They won’t, because they aren’t the crimes that can be proven here and now. The Mueller report documents the crimes of obstruction that could be brought against Donald Trump, but he rightly or wrongly refused to bring those charges against him. In any case, the job of accusing and then convicting a sitting president and removing him from office falls to the Senate once articles of impeachment are passed by the House of Representatives. The crimes that can be proven right here and now without a protracted redaction fight in the courts are the financial crimes documented by his corporate accountants, and these crimes are a subpoena away from being proven beyond a shadow of a doubt.

People who expect Trump to last another two years should probably hang onto their seats (yes, I’m looking at you) because it is liable to get really messy over the next 18 months. No one can tell you what will happen, because nothing like this has ever occurred in the history of the United States. We are in the moment of crisis when Rome became an empire and was no longer a Republic. We are in the twilight era when the USSR was ceasing to function, but continued to grind on for a decade and more through sheer inertia.

The impeachments should not be limited to Trump, either. The Attorney General, the Treasury Secretary, even the Vice President are all open targets based solely on their behavior within the Trump administration. The emoluments clause remains the albatross hanging around all of their necks, collectively. They have all conspired to allow Donald Trump to profit from the office of the president, allowed him to steal funds directly from all of us to further his own fortunes. This cannot be tolerated.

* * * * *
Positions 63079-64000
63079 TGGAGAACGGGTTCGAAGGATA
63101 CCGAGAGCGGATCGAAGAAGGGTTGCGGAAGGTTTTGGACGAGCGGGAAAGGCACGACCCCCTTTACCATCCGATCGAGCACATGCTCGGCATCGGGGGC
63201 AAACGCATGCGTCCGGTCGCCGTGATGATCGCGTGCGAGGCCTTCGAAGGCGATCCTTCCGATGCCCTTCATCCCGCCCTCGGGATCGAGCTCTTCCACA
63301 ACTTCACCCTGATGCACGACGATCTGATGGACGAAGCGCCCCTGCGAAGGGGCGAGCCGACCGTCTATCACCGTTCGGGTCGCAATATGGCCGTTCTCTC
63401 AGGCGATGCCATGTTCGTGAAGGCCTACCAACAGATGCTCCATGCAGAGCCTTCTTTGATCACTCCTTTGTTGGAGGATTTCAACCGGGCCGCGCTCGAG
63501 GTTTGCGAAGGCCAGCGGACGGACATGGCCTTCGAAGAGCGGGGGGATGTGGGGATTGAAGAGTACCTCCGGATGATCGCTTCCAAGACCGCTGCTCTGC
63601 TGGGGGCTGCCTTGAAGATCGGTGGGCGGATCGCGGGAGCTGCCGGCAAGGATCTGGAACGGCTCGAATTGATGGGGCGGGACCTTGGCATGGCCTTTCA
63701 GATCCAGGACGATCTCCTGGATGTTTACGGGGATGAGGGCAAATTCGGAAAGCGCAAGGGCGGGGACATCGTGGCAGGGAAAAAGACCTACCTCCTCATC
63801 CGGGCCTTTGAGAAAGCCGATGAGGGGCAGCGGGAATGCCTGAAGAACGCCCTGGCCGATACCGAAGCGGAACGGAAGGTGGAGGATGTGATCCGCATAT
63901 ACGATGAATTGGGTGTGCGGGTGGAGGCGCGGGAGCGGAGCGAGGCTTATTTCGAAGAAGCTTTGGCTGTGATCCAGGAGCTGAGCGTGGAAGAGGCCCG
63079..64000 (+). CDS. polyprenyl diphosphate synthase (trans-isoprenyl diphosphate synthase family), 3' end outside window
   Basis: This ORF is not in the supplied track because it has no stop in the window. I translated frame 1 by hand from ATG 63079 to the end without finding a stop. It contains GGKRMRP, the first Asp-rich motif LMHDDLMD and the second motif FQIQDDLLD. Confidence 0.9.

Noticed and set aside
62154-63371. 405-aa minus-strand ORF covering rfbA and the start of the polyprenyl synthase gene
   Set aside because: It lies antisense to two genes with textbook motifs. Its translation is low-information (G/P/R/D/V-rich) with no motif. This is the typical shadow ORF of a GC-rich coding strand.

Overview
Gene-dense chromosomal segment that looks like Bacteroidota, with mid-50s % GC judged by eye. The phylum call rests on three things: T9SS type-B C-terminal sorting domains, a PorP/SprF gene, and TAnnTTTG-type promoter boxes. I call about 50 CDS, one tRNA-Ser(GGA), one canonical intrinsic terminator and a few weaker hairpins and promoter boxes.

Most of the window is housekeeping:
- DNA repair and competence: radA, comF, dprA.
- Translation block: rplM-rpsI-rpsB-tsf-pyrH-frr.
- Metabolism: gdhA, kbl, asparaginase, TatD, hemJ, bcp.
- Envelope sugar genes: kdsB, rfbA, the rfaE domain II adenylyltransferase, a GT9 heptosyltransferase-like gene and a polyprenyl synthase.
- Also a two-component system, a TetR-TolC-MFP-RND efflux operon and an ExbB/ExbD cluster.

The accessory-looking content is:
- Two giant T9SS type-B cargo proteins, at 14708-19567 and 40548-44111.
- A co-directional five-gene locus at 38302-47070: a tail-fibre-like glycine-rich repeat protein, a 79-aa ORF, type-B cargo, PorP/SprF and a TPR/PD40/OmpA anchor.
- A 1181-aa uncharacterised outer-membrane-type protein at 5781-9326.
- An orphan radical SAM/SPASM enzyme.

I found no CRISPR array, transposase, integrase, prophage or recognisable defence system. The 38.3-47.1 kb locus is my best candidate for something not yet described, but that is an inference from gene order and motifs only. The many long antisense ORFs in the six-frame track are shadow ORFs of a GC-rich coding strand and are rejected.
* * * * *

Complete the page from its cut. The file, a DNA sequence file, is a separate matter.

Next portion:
The Trump administration will end a longstanding requirement that certain nonprofit organizations disclose the names of large donors to the Internal Revenue Service, a move that will allow some political groups to shield their sources of funding from government scrutiny.

New York Times

We The People not only expect but demand that we be told who buys whom and at what price, no matter how much power that person or group believes they have. This will be true for as long as as bribery, private financing for campaigns, is allowed. Mnuchin answers directly to Trump. He should be indicted along with Trump and the rest of his administration for high crimes and misdemeanors. This is no longer a request. #ImpeachTrump or join him on the dock to be charged with him. Pick one.

If you are afraid of where the truth might take you, if your loyalty is to a would be king and not the nation, then you are complicit. If you’re outraged at my words instead of at the thought of what that process might find, if you don’t want to know the truth, well, then you’re the problem.

Stonekettle Station

Google Delivers Russian Propaganda

I’ve got some feedback for Google

I don’t usually use Google now. I don’t know how many people even know what that is. If your phone is an android phone, you should be able to swipe right on the home screen to get to Google now. Google now isn’t even what it is called anymore, but it still is exactly what Google now used to be, it’s just referred to as “Google” these days. That makes the following feedback even more succinct.

Russia Today – RT.com